Microsoft has issued its monthly batch of security patches, which contains updates for forty-six vulnerabilities for Windows, IE, and Office.
Three of the patches have been marked as critical and ten as important. The critical ones MS15-043, MS15-044 and MS15-045 address remote code execution flaws in Windows, Office, IE, Microsoft Lync, Microsoft’s .NET framework and Silverlight.
MS15-043 alone fixes twenty-two bugs in IE, fourteen of which are flagged as critical, according to an email by Wolfgang Kandek with the security firm Qualys.
Such critical vulnerabilities in Internet Explorer permit cyber criminals to execute arbitrary code on the affected machine in case the PC user visits a corrupt web page. Needless to say, attackers, rely on a variety of methods to achieve this.
The good news is that not all vulnerabilities of this type are being exploited by hackers. Research shows that in 2014 only 5% of them were exploited in actual attacks.
What experts find most challenging is predicting which 5% would be targeted.
MS15-044 addresses two flaws in a font parsing library that is used in a number of Microsoft products. Cyber criminals can easily exploit them by embedding a specifically designed font in web pages or documents. Kandek’s appeal is to patch these vulnerabilities as soon as possible. He explains that attackers now are significantly quicker than before in adopting exploits for commonly used programs.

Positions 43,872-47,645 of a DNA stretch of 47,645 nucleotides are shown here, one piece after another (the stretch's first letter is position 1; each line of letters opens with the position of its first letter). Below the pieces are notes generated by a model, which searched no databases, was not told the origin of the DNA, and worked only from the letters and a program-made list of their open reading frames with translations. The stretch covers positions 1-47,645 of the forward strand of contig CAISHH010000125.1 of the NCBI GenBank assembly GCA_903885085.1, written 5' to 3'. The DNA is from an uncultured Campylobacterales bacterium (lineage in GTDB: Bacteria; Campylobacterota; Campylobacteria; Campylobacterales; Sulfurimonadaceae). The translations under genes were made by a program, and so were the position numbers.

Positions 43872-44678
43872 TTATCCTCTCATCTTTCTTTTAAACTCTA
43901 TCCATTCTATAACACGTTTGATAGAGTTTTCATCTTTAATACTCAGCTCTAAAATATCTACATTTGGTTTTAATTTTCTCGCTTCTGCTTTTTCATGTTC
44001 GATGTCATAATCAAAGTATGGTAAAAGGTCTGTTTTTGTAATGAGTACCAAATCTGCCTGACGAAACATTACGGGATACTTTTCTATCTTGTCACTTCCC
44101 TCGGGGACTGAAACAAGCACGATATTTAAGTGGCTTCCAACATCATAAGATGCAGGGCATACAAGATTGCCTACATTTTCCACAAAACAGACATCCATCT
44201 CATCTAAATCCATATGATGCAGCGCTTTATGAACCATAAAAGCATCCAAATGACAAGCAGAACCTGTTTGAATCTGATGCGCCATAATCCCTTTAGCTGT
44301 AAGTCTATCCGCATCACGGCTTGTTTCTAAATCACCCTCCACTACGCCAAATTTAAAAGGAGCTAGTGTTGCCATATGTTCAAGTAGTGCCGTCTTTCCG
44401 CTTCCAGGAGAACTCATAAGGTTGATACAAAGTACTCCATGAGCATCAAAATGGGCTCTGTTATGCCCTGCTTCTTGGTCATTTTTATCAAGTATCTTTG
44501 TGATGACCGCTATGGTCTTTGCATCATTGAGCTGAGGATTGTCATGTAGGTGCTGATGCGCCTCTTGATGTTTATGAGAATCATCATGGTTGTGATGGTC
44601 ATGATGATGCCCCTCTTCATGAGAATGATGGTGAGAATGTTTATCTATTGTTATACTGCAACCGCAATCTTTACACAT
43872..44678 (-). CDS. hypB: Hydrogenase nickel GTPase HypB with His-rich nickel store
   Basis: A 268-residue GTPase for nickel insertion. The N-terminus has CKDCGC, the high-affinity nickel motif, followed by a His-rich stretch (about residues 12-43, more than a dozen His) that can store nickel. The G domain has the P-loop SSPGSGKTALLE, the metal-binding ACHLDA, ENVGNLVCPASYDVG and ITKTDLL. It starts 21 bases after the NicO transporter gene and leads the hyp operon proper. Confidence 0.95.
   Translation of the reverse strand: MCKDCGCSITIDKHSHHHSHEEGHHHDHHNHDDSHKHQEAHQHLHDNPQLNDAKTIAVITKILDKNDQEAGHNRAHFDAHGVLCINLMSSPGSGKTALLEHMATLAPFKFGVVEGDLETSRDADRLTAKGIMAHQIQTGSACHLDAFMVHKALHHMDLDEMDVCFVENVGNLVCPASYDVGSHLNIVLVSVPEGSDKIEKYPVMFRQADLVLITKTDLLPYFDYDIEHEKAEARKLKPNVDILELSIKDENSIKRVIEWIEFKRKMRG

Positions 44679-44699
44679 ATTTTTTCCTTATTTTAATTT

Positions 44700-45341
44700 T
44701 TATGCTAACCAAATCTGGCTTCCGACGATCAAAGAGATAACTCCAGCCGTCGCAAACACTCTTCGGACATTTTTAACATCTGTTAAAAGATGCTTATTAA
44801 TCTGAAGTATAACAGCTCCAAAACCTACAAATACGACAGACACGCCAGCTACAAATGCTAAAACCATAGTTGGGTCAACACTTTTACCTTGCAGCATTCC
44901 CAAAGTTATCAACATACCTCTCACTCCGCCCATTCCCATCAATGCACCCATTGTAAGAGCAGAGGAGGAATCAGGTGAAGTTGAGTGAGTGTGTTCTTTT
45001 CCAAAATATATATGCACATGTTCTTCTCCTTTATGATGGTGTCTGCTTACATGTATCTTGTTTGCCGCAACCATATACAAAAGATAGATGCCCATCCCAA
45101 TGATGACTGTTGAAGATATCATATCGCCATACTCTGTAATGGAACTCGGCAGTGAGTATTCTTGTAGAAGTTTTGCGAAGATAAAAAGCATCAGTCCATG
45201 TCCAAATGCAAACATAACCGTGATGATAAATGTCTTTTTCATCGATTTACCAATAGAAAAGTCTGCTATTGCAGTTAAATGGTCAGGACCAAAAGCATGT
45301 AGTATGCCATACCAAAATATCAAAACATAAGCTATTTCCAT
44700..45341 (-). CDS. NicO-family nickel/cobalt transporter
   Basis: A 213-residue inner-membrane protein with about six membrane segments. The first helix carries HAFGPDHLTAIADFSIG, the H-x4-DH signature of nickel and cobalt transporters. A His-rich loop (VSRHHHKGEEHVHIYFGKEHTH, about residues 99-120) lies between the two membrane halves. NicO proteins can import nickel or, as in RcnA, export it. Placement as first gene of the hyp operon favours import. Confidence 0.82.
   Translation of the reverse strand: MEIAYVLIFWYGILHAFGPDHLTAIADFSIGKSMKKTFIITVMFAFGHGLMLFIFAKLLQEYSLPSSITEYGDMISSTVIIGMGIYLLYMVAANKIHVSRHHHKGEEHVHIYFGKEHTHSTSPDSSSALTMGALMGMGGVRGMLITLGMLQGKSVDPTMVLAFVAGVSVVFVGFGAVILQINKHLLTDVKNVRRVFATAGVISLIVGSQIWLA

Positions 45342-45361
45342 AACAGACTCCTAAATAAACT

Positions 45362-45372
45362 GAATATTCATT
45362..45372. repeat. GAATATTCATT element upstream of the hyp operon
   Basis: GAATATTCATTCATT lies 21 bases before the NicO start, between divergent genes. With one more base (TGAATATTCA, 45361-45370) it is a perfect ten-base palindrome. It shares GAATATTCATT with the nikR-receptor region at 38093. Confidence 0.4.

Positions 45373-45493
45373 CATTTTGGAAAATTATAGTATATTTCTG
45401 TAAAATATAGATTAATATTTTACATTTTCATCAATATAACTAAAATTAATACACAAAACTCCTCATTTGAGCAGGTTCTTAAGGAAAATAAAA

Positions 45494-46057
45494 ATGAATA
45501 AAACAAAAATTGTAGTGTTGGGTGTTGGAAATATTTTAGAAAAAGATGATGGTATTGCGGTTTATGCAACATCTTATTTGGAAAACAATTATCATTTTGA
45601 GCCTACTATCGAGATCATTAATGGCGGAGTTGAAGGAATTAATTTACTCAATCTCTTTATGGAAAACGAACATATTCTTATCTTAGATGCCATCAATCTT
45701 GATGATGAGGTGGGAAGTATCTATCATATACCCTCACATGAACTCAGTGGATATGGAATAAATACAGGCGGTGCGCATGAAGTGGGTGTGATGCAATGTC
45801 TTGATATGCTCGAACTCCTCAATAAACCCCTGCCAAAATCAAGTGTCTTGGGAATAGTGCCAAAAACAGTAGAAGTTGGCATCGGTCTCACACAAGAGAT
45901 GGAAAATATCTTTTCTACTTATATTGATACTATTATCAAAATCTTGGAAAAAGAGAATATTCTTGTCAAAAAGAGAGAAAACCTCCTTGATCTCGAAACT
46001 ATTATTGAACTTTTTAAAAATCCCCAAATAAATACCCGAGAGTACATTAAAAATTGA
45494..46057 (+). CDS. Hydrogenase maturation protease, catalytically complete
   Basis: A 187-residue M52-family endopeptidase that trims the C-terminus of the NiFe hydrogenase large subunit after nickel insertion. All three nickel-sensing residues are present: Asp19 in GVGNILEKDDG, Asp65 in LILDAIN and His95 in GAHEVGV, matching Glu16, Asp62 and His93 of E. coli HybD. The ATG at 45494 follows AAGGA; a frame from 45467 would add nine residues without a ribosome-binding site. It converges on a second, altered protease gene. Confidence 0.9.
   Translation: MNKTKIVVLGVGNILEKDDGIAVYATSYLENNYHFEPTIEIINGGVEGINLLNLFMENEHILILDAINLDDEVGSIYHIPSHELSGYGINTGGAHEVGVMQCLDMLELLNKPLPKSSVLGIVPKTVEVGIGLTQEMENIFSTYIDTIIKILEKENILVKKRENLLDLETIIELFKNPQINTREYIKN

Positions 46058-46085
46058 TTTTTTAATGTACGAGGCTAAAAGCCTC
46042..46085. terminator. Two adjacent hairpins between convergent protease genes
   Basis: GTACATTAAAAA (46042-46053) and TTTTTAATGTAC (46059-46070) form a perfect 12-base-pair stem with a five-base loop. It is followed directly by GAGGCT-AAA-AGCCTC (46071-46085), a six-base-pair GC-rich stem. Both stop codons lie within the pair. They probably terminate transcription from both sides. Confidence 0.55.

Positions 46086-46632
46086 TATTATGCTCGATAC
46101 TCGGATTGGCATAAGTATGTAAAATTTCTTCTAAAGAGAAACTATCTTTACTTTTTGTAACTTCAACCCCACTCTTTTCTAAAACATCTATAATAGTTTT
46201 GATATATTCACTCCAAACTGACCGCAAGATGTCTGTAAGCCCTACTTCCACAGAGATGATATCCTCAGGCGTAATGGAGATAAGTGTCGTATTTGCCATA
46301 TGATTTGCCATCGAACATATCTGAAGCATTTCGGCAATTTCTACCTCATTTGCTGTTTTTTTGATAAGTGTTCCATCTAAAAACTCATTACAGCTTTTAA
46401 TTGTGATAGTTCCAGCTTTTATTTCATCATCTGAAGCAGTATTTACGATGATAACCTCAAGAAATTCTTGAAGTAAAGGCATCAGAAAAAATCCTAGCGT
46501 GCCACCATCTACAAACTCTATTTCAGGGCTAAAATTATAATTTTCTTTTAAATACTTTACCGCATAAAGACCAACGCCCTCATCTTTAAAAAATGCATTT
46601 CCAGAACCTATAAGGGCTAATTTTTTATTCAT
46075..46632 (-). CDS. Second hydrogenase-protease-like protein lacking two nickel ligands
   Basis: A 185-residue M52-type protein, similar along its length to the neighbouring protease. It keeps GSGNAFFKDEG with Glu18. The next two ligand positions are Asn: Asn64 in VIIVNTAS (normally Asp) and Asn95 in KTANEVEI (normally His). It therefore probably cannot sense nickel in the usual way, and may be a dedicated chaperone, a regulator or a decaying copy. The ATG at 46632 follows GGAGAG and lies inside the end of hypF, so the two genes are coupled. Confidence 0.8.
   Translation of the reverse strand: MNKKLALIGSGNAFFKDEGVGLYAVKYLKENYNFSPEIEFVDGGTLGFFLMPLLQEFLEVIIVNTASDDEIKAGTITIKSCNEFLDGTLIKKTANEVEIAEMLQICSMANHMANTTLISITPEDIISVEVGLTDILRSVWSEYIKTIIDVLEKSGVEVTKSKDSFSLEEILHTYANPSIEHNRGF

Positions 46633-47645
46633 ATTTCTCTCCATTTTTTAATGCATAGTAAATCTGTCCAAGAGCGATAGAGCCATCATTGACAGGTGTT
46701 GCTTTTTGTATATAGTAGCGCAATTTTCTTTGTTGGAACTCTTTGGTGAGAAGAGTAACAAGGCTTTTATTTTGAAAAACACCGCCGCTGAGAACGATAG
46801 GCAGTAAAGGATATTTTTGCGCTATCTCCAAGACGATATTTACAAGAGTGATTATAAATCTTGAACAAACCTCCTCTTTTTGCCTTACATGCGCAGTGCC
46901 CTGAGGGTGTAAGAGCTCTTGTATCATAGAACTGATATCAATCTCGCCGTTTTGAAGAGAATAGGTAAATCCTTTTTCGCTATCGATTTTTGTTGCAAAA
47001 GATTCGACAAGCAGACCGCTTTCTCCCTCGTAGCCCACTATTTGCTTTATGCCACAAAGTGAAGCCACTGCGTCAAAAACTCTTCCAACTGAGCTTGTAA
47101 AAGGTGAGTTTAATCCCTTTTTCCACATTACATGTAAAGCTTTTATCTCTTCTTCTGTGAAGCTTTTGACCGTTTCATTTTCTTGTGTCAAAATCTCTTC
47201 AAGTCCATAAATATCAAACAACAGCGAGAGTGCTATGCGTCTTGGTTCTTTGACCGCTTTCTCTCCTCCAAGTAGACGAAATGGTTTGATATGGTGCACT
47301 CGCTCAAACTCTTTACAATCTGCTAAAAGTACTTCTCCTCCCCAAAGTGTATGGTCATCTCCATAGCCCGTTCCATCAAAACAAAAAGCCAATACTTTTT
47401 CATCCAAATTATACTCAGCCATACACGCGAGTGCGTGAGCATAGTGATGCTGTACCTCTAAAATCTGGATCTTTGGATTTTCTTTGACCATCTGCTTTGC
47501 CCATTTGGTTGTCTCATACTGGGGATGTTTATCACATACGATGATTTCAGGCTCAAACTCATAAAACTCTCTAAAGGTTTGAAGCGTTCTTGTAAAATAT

Corporate users should also learn to patch in a quick manner because Microsoft is about to issue the updates for Windows 10 the moment they are done and not on a fixed schedule.
A new service, Windows Update for Business will give companies the option to delay the process for some systems.
It is a well-known fact that attackers can reverse engineer patches in order to discover the bugs and find a way to exploit them, so companies should not delay patches for an extended period.